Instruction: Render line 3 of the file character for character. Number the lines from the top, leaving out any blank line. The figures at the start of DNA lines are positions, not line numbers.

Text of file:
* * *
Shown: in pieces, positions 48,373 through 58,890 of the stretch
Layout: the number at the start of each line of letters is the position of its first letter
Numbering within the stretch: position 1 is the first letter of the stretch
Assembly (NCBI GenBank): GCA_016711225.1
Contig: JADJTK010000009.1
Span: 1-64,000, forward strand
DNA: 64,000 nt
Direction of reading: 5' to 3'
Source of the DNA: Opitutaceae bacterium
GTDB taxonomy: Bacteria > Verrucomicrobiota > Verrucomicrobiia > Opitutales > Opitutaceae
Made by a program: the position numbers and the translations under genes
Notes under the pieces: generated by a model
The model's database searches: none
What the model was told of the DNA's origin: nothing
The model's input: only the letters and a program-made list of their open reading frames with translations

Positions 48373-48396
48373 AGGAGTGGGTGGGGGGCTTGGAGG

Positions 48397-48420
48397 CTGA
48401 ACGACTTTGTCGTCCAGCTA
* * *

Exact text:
Numbering within the stretch: position 1 is the first letter of the stretch